Kelli crossed her legs, folding strong, slim hands over one knee. “When I spoke with my grandfather a few days ago, he asked if I could come to Nashville. He was scheduled to meet with a man named Pierce Bradley, a construction supervisor who related a rather strange story on the phone. Grandpa wanted me there to hear all the details when they met.”

 Bradley, she related, was job foreman for a contractor involved in renovating an old brick building near downtown Nashville that had once housed Marathon Motor Works. Bradley had a bundle of papers that contained the name of Kelli’s great-great-grandfather, Sydney Liggett, who was Marathon’s assistant treasurer. A carpenter discovered them stashed behind the paneling of an old wall he was restoring.

 The foreman thumbed through the papers and found they were Marathon Motors records dated in 1914. A handwritten note attached indicated Liggett planned to turn them over to the District Attorney. An enterprising fellow, Bradley made a few calls in the business community and learned that Sydney Liggett’s grandson, Arthur Liggett, had been admitted recently to a nursing home on the northeast side of town.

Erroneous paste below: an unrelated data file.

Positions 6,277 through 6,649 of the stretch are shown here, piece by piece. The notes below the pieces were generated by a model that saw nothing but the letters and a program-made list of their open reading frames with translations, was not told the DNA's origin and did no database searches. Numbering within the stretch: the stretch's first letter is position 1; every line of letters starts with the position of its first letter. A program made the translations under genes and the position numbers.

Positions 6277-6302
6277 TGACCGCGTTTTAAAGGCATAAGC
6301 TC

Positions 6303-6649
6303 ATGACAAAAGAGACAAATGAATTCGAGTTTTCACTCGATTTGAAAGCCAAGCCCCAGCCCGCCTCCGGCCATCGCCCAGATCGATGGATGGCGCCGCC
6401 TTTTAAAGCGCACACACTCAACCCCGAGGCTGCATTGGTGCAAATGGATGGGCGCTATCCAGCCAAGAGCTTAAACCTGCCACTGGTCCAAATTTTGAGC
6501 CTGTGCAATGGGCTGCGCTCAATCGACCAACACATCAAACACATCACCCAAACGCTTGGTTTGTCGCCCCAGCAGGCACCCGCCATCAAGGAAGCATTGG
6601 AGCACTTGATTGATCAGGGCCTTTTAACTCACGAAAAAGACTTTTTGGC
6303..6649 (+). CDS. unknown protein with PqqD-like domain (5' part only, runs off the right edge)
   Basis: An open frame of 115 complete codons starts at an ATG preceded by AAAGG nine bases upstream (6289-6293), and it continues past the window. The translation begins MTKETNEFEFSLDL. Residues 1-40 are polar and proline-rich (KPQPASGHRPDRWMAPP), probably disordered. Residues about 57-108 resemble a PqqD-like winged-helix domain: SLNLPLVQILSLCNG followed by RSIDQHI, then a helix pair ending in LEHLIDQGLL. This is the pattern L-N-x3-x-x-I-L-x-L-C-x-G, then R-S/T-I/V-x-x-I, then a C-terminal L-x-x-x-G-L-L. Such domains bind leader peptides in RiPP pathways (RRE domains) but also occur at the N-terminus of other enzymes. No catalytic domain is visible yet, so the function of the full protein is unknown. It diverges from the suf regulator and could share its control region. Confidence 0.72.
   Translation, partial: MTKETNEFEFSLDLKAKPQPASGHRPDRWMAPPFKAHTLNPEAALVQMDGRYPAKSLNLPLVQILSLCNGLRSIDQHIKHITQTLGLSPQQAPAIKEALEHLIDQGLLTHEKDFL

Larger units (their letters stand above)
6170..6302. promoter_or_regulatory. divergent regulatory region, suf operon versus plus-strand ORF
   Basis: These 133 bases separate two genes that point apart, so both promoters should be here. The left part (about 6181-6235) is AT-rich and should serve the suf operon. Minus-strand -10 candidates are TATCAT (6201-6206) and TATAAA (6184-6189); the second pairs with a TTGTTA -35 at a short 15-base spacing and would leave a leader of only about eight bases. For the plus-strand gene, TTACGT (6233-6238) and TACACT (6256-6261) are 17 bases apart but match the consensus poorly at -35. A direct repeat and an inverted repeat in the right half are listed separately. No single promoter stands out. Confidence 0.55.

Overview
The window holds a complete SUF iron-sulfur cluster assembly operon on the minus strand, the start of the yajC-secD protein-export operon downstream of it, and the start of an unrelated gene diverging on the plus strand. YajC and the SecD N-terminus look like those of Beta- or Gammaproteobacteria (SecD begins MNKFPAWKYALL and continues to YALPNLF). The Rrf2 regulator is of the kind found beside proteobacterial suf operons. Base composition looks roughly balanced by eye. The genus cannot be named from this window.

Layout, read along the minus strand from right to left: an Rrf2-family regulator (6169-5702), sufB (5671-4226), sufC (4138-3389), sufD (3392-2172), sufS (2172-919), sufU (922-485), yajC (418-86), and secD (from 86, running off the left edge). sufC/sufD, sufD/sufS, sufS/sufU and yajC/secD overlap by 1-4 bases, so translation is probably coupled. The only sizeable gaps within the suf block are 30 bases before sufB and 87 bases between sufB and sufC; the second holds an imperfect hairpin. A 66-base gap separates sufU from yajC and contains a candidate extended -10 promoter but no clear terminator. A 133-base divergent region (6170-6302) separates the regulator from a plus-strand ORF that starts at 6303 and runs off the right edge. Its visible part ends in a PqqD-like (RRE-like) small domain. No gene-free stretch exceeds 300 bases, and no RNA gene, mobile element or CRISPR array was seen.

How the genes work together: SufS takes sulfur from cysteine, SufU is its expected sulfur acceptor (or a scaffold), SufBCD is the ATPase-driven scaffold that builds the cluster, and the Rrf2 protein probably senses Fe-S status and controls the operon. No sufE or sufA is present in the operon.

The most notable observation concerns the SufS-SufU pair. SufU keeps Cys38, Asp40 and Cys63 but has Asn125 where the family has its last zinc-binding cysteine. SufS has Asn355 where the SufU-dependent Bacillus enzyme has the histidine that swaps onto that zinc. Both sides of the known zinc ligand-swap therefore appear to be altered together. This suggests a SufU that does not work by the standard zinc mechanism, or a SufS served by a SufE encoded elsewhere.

“Your grandfather is Arthur Liggett?” I asked.

 “Yes. I had been out of the country and wasn’t aware he’d gone into the nursing home. He’s eighty-four.”

 Jill donned a sympathetic frown. “Was it the result of an illness?”

 “No, though he has emphysema.”

 “So why the nursing home?” I asked.

 “He fell at home and fractured his leg in a couple of places. He’s coming along. I think he’ll make it okay, but it will take a while. I had just completed an assignment and was ready to take some accrued leave when I called to check on him. That’s when he told me about Mr. Bradley.”

 I turned to Jarvis. “What’s the deal on this ninety-year-old murder, Warren?”

 “Sydney Liggett disappeared around the time that note was written.” A trim, muscular man still capable of handling the controls of the Air Force’s hottest jet fighters, Jarvis squared his jaw. “They accused him of running off with some company funds.”

 “Did he ever turn up?”